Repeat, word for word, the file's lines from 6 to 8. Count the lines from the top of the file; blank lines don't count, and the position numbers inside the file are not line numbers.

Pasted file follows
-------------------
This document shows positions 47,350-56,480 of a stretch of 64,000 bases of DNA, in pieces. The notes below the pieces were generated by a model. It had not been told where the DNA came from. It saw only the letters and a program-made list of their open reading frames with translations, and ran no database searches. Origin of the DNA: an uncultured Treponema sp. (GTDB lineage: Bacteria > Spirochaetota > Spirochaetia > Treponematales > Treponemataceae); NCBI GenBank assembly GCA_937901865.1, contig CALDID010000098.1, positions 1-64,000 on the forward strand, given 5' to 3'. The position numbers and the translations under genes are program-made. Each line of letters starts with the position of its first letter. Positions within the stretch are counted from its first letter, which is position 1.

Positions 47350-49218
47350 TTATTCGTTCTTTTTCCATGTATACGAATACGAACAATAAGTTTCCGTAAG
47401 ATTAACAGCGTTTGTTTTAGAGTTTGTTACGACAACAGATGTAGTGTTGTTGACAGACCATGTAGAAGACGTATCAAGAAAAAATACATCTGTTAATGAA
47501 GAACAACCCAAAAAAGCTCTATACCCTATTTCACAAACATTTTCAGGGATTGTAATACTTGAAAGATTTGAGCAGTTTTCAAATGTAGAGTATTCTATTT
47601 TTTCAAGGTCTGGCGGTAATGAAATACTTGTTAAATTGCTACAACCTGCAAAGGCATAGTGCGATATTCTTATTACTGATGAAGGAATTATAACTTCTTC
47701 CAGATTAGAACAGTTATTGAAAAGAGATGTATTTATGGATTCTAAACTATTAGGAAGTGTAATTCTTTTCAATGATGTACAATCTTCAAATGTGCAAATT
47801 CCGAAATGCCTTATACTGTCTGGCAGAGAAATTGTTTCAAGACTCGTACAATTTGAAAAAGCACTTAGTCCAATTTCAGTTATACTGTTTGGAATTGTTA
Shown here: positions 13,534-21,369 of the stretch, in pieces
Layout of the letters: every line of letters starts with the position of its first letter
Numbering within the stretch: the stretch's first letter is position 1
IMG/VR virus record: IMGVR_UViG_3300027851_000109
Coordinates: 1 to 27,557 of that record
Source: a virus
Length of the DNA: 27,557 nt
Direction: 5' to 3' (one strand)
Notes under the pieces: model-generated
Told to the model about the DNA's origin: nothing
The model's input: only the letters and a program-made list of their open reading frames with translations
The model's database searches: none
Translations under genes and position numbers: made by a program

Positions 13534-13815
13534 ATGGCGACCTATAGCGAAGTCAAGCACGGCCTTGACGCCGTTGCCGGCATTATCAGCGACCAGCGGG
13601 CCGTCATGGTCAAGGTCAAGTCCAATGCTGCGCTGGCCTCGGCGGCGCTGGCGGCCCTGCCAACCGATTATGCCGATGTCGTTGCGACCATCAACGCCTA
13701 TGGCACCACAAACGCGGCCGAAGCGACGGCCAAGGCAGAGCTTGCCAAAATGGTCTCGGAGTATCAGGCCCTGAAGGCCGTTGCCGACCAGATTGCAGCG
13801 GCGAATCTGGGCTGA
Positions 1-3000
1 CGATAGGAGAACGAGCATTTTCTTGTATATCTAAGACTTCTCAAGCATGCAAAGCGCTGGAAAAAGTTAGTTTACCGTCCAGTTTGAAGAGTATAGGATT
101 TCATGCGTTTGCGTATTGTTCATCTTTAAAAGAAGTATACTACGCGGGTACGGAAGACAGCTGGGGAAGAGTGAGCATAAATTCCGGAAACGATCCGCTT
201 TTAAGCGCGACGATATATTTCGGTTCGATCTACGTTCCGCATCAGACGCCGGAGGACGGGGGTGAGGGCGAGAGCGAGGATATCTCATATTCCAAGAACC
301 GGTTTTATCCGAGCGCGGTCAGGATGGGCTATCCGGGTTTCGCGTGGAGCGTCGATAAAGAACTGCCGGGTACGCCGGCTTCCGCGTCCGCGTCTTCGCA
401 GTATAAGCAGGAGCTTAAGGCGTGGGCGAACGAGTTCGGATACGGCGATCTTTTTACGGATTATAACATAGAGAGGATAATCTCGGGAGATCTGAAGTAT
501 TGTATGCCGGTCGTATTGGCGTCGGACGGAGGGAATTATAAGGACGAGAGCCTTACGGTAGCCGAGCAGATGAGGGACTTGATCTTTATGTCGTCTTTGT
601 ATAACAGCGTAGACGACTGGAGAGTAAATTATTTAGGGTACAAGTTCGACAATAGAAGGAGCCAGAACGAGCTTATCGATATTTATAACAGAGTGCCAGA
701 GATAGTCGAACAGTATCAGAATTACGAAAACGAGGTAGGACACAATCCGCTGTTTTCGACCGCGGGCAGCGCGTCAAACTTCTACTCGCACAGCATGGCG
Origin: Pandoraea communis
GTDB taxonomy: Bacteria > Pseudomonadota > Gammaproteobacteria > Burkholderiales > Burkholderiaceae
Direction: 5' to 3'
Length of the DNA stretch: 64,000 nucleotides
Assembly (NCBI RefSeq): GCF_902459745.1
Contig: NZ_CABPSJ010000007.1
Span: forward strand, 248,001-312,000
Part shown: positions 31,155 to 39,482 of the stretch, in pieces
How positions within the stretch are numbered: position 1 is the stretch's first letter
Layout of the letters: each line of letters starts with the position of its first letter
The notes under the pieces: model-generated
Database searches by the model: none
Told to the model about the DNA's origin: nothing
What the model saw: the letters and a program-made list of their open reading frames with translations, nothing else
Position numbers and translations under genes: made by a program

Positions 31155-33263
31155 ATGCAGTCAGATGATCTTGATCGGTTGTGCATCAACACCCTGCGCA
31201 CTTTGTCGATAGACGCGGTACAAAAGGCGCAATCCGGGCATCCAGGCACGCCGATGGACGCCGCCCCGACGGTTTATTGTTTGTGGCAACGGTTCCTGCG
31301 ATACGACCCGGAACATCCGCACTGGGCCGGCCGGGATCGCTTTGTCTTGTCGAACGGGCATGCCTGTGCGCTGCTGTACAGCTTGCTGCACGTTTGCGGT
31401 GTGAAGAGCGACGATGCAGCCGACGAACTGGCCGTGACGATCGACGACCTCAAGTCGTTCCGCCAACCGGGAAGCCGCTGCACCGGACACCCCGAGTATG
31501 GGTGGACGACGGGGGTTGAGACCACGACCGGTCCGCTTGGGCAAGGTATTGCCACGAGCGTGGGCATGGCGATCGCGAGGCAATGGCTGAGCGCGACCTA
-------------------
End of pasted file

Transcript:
47601 TTTCAAGGTCTGGCGGTAATGAAATACTTGTTAAATTGCTACAACCTGCAAAGGCATAGTGCGATATTCTTATTACTGATGAAGGAATTATAACTTCTTC
47701 CAGATTAGAACAGTTATTGAAAAGAGATGTATTTATGGATTCTAAACTATTAGGAAGTGTAATTCTTTTCAATGATGTACAATCTTCAAATGTGCAAATT
47801 CCGAAATGCCTTATACTGTCTGGCAGAGAAATTGTTTCAAGACTCGTACAATTTGAAAAAGCACTTAGTCCAATTTCAGTTATACTGTTTGGAATTGTTA